The ontology of espionage in reality and fiction: A case study on iconicity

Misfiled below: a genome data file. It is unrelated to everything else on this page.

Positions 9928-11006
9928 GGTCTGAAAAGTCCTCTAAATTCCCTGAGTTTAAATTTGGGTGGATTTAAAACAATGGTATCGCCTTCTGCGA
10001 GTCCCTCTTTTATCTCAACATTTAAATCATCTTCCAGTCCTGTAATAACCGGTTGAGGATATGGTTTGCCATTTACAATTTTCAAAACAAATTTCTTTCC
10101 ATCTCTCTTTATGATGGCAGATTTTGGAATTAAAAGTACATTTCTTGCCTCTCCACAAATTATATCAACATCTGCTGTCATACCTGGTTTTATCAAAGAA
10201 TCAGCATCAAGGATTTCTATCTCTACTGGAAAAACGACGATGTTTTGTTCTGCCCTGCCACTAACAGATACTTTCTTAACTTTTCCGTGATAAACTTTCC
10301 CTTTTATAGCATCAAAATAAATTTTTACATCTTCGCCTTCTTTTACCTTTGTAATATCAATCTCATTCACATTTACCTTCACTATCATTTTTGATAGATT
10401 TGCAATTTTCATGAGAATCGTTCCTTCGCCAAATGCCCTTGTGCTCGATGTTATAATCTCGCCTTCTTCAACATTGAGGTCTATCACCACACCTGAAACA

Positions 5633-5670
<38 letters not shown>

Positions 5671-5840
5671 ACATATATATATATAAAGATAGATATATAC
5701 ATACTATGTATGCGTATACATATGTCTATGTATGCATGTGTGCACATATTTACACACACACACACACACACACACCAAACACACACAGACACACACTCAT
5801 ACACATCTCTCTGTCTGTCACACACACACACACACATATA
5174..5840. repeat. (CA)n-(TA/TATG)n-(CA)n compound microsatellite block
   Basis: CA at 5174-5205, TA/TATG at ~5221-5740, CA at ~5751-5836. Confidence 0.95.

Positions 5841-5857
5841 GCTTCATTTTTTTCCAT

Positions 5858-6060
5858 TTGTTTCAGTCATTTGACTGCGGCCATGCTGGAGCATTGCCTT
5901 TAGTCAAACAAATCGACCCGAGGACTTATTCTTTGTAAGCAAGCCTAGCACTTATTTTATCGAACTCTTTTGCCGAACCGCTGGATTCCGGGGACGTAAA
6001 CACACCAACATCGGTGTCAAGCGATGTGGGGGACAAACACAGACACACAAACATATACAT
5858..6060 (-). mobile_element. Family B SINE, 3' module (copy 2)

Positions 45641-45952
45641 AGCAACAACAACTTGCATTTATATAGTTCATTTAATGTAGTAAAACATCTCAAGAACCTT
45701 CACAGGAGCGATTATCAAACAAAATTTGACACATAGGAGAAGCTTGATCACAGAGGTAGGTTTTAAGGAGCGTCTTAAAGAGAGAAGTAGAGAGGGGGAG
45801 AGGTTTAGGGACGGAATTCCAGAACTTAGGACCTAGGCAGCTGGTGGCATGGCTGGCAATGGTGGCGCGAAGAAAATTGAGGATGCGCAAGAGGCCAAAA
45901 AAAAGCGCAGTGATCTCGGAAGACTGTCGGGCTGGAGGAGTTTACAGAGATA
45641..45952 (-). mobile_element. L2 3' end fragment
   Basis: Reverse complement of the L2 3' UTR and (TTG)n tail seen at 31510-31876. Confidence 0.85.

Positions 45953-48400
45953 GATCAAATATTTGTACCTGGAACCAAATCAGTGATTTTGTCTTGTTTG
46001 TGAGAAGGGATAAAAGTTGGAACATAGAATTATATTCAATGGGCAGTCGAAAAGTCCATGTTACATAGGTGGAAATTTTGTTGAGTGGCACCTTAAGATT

A basic form of iconicity in literature is the correspondence between basic conceptual schemata in literary semantics on the one hand and in factual treatments on the other. The semantics of a subject like espionage is argued to be dependent on the ontology of the field in question, with reference to the English philosopher Barry Smith’s “fallibilistic apriorism”. This article outlines such an ontology, on the basis of A. J. Greimas’s semiotics and Carl Schmitt’s philosophy of state, claiming that the semantics of espionage involves politology and narratology on an equal footing. The spy’s “positional” character is analyzed on this basis. A structural difference between police and military espionage is outlined with reference to Georges Dumézil’s theory of the three functions in Indo-European thought. A number of ontological socalled “insecurities” inherent in espionage and its literary representation are outlined. Finally, some hypotheses are stated concerning the connection between espionage and literature, and some central allegorical objects — love, theology — of the spy novel are sketched, and a conclusion on the iconicity of literature is made.